Donald Trump has been trumpeting his success as a dealmaker for decades, and for almost a year he has been selling America on the notion that he would bring his extraordinary skills at the negotiating table to the Oval Office.
In April he told the American Israel Public Affairs Committee that his number one priority is “to dismantle the disastrous deal with Iran.” And he has told crowd after cheering crowd that he would renegotiate big trade deals such as NAFTA and the Trans Pacific Partnership that have siphoned away the jobs of American workers.
A significant segment of his supporters see in Trump a wildly successful businessman who will get the country a better deal in agreements with foreign nations than politicians with no experience in the world of commerce have been able to accomplish.
In a tweet three days ago, Trump said in part: “JOBS, JOBS, JOBS! Crooked Hillary will sell us out, just like her husband did with NAFTA.”
But now the co-author of The Art of the Deal, the 1987 book that catapulted Trump from a New York real estate developer on the make to the slickest guy at the negotiating table, is on a campaign to discredit the about-to-be Republican presidential nominee.
In an interview in The New Yorker and on a morning TV show, Tony Schwartz called Trump a sociopath with the attention span of a small child who could put civilization at risk if he had the nuclear codes in his pocket. And he said he wrote every word of the book, with Trump making only a few notations on the manuscript.
“I put lipstick on a pig,” Schwartz told writer Jane Mayer. “I feel a deep sense of remorse that I contributed to presenting Trump in a way that brought him wider attention and made him more appealing than he is. I genuinely believe that if Trump wins and gets the nuclear codes there is an excellent possibility it will lead to the end of civilization.”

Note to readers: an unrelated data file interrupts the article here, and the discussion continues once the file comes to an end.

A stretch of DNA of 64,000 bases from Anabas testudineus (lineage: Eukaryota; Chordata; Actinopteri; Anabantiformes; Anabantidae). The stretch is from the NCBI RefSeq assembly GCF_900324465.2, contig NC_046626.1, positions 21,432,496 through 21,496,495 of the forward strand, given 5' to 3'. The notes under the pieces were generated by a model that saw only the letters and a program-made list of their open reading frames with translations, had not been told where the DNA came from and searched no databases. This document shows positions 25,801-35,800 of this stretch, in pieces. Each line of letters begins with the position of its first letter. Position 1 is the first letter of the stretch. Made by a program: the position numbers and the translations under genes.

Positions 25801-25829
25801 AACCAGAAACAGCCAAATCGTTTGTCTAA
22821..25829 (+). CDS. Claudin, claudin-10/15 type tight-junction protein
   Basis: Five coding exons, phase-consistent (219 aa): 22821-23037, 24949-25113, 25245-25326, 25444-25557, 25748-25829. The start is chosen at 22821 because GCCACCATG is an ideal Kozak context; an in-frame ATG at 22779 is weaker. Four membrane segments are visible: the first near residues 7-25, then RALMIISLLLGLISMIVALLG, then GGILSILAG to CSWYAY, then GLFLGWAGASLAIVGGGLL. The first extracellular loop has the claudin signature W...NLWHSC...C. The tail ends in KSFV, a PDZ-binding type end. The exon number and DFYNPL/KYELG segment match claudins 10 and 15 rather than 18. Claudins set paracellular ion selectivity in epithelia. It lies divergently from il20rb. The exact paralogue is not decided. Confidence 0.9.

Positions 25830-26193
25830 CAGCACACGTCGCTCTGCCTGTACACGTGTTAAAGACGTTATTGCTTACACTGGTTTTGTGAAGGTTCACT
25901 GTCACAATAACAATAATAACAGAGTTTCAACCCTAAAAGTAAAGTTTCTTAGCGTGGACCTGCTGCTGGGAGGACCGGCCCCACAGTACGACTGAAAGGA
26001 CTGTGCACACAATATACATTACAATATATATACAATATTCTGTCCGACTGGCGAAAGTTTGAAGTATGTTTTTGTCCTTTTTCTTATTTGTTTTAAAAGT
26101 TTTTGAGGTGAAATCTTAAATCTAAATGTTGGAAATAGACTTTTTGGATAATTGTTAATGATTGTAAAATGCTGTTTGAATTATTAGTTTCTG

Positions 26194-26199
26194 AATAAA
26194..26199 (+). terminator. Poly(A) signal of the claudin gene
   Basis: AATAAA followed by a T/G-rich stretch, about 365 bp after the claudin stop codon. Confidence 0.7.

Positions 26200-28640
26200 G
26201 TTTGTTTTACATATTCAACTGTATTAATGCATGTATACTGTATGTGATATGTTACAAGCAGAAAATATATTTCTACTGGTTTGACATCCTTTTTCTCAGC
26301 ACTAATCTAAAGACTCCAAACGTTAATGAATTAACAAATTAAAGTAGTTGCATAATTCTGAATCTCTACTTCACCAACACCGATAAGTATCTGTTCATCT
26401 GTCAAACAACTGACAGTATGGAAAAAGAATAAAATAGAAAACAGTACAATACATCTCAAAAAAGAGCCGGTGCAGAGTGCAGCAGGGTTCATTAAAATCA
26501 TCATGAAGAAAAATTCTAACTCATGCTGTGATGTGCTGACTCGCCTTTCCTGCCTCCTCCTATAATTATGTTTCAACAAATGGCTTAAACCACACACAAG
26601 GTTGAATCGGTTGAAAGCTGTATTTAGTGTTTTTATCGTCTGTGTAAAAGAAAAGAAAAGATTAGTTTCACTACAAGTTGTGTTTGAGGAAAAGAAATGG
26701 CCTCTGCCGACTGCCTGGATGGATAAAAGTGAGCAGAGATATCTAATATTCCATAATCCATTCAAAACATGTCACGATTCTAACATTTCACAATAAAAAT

And in a Reuters story today, six bankers and lawyers involved in Trump’s brush with bankruptcy in 1990 – the subject of his 1997 book The Art of the Comeback – are disputing the billionaire’s version of events.
It wasn’t Trump who realized he was in trouble when the real estate market took a dive – as Trump claims – but the banks, the story says. Three of those who took part in talks with Trump say he didn’t acknowledge he had a problem until summoned to discuss how to restructure debt of more than $4 billion owed to 70 banks, Reuters says.
Schwartz, now the CEO of the Energy Project, a consulting firm, told George Stephanopoulos on Good Morning America that he would never have written the book that was on the New York Times bestseller list for about 50 weeks if he had known it would contribute to the rise of Trump.
Trump, however, told The New Yorker that he wrote the book and he made Schwartz rich “when he didn’t have two cents in his pocket.”